Over the duration of this $695,103 award, Zekkos, Kirshbaum and Clark will contribute forecasts, real-time updates on evolving hazards, and post-event data collection in support of rescue and recovery efforts and longer-term model improvement/validation. The stakeholder partners participating in this effort will directly contribute and co-develop these models, products and tools to ensure seamless transferability and uptake within their decision making systems. These efforts will provide improved situational awareness, disaster risk reduction, response and resilience of landslide hazards relevant to both scientific and stakeholder communities.
National Science Foundation; PI-SangHyun Lee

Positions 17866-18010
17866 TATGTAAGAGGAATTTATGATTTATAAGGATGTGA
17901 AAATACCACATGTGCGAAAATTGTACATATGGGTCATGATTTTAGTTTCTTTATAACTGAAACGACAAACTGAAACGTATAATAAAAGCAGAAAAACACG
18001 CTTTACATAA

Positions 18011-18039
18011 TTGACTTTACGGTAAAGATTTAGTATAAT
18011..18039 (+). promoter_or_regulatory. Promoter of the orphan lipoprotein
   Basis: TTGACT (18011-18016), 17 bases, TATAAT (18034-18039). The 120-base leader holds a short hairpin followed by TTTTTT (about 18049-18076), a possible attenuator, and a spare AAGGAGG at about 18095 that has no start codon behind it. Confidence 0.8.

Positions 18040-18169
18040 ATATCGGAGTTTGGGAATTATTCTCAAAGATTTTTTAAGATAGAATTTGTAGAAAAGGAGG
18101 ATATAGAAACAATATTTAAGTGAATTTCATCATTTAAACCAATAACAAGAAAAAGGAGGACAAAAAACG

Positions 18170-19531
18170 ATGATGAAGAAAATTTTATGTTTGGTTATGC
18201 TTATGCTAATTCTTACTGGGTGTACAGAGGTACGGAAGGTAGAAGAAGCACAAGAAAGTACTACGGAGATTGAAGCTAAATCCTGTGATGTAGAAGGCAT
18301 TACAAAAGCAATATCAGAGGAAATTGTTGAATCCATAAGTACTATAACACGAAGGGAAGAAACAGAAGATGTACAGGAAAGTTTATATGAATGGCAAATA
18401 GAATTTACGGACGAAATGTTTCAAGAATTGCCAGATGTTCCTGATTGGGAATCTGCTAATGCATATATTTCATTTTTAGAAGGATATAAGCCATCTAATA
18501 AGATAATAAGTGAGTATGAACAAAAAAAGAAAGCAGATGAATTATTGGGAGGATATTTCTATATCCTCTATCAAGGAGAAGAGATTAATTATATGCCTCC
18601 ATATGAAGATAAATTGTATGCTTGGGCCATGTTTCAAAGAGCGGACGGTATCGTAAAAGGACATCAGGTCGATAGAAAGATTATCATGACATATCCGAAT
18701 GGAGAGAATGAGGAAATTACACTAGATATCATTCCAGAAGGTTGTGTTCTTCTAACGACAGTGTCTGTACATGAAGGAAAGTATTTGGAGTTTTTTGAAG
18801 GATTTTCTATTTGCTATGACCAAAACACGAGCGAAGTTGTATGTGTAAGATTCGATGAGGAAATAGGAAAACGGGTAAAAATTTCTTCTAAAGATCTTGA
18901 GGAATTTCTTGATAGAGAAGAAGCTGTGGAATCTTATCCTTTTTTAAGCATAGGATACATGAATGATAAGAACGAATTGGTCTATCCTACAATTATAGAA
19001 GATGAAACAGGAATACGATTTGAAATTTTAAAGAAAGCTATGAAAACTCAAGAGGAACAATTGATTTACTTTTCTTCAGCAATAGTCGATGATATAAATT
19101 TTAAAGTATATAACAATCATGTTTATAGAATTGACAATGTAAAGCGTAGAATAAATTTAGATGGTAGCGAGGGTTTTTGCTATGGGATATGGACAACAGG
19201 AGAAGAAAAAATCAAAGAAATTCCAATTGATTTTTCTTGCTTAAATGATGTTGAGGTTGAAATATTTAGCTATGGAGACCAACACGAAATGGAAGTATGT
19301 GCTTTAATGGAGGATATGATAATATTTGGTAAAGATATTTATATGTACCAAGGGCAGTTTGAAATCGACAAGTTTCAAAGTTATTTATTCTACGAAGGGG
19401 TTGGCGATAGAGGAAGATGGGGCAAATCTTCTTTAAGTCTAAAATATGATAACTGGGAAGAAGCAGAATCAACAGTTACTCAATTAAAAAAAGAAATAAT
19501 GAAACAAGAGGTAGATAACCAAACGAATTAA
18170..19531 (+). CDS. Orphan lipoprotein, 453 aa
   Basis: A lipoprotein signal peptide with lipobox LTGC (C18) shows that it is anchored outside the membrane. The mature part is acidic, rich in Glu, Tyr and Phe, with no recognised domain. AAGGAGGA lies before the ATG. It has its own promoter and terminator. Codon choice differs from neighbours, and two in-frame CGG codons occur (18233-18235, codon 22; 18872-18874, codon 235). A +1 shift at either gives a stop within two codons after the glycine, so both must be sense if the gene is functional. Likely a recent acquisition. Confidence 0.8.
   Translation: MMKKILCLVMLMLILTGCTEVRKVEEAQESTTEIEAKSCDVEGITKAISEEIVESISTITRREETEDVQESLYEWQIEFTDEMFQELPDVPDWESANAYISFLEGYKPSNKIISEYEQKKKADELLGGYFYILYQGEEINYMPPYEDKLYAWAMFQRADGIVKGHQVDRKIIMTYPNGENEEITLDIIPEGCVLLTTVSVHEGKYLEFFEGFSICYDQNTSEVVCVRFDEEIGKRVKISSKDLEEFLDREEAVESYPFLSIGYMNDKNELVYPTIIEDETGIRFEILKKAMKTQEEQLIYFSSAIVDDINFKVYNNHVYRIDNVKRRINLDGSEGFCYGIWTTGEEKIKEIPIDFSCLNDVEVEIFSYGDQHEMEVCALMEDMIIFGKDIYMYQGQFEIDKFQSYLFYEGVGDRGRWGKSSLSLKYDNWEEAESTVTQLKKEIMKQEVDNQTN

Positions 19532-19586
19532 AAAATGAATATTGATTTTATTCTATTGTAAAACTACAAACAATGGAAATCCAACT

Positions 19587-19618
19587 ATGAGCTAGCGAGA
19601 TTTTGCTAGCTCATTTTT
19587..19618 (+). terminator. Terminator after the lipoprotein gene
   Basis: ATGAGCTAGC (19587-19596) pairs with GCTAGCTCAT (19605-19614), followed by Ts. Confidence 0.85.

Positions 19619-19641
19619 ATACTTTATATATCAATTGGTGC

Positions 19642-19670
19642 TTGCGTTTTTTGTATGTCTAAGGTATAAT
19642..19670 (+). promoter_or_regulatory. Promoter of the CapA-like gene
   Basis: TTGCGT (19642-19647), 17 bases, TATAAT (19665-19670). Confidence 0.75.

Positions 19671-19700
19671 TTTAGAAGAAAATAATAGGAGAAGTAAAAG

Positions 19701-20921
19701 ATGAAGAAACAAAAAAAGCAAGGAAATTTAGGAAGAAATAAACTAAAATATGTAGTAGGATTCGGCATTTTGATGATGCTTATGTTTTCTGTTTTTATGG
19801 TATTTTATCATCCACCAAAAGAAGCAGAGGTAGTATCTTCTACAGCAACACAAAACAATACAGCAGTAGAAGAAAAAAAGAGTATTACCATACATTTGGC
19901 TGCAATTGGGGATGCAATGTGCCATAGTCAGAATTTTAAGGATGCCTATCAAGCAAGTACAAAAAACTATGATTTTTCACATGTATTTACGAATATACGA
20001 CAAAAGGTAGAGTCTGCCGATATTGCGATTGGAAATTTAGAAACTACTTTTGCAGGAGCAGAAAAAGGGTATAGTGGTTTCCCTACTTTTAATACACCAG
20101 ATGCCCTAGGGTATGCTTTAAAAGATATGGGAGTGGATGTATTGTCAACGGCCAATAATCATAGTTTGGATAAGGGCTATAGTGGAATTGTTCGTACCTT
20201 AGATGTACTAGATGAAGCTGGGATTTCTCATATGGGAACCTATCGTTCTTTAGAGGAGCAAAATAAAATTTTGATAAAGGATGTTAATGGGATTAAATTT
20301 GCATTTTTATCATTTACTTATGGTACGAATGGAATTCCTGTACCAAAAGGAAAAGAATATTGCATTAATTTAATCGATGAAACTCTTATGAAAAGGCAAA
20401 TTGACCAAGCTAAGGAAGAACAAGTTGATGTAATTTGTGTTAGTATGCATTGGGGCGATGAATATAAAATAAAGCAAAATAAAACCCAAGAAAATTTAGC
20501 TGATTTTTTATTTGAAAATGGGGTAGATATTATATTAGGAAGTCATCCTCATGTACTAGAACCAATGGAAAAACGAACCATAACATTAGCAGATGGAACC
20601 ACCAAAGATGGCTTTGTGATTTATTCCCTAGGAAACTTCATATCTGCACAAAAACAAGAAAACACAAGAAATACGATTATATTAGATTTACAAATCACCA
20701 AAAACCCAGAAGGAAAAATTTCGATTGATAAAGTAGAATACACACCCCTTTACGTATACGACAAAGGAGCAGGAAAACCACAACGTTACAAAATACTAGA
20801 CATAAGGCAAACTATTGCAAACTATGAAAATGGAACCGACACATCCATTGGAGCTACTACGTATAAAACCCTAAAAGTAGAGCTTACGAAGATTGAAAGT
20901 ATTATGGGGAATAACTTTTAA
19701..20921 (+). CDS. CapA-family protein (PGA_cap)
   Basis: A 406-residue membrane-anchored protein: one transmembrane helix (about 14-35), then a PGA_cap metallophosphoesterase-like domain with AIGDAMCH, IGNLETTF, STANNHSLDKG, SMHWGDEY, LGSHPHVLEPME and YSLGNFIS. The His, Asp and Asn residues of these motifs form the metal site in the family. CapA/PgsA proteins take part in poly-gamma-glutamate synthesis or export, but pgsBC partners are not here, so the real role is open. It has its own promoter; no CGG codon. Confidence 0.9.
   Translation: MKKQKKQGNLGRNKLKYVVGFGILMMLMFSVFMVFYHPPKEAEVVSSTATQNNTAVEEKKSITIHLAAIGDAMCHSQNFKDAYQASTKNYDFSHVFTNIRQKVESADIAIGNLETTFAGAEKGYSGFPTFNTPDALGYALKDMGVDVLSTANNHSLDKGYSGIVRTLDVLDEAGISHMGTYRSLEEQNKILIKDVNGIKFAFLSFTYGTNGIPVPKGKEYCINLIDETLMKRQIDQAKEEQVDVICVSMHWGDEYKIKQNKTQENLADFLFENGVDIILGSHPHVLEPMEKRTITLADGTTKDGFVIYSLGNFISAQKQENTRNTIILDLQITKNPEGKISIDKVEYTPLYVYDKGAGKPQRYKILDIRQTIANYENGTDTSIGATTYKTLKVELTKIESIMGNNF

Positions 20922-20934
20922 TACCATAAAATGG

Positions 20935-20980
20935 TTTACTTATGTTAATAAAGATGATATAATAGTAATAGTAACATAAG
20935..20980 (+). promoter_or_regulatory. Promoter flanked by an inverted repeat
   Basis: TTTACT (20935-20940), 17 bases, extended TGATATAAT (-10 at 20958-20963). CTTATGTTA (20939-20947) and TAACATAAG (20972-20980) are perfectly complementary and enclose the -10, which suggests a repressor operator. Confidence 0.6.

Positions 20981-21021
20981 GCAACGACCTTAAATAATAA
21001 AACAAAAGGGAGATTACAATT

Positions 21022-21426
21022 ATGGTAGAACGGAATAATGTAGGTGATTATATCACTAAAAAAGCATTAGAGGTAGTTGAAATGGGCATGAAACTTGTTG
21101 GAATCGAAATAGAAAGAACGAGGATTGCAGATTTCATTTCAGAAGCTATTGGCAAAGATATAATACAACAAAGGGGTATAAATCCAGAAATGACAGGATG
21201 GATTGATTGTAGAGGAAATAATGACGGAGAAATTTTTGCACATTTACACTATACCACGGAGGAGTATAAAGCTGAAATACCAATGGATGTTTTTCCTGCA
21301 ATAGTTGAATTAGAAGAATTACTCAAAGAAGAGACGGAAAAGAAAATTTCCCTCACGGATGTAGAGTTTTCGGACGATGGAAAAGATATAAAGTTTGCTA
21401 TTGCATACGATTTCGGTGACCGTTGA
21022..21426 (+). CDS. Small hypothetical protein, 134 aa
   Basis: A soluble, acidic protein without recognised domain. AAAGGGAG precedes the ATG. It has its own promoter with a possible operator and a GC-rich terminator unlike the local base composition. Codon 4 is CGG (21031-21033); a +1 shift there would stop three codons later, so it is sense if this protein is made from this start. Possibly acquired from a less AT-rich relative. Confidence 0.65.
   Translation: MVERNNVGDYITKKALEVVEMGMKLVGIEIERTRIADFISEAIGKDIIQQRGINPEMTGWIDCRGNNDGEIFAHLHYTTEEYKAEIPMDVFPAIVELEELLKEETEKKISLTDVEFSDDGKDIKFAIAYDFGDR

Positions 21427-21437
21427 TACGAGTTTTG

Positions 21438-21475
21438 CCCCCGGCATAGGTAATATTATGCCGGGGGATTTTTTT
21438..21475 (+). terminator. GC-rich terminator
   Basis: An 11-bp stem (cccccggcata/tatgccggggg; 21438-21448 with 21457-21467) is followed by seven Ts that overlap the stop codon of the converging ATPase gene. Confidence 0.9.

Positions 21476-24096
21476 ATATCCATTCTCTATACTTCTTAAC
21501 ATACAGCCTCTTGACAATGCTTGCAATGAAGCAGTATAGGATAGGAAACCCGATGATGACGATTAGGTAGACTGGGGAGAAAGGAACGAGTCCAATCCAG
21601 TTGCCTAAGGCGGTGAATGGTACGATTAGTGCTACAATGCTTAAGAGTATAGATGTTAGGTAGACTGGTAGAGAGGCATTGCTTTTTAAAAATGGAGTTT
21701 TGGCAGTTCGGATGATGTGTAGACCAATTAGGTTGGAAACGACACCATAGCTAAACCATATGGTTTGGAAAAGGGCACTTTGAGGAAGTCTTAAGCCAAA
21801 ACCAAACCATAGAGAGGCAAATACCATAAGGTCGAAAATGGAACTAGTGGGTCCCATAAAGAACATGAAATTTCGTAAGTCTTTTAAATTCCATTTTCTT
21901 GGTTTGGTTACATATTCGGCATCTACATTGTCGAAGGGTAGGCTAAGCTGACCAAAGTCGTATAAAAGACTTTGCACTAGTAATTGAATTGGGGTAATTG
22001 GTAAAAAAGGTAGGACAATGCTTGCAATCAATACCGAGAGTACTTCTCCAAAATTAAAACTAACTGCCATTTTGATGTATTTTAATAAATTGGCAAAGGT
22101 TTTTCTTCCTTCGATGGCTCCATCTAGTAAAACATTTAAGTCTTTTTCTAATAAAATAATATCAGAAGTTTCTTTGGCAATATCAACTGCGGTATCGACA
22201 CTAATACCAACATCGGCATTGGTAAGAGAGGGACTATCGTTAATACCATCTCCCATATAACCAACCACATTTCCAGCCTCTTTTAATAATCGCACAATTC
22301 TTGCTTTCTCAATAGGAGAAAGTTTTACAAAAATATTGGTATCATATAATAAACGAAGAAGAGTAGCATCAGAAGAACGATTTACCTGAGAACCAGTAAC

Labor intensive construction accounts for a significant portion of the U.S. economy. However, construction suffers from significant occupational injuries/deaths, stagnant productivity, lack of skilled labors, and aging workforces. To address these issues, the construction industry is gradually gearing up for robotic automation, particularly for human robot collaboration. However, many research and development efforts to date have been focusing on improving the functionality and capability of robots and thus, fundamental questions in human robot collaboration in construction remain unanswered: how can a robot work with a human worker building and maintaining his/her trust? What are the best strategies to design future working construction environments for human robot collaboration? How can the construction industry retrain existing workers and attract new ones in this new working environment? To answer these questions, Lee proposes anthropocentric robot collaboration in construction. In essence, he will make a human robot collaboration human-centric to better understand how he/she responds to co-work with construction robots. He aims to learn his/her response to different scenarios of human robot collaboration in construction, which will be used to maximize the overall performance of human robot collaboration Further, such learning can provide a firm foundation to answer the aforementioned fundamental questions on future construction tasks/operation/work environment/workforce training. With such vision, we propose three activities for this planning grant: 1) Wearable Biosensor-based Emotional Response Measurement in Human Robot Collaboration; 2) Virtual Reality as an Alternative to Real/Lab Tests with Wearable Biosensors; and 3) Workshops to Build a Multidisciplinary Research Team. The success of these proposed activities will validate the overarching vision for anthropocentric robot collaboration in construction and allow Lee to create a cohesive and multidisciplinary FW-HWP research proposal.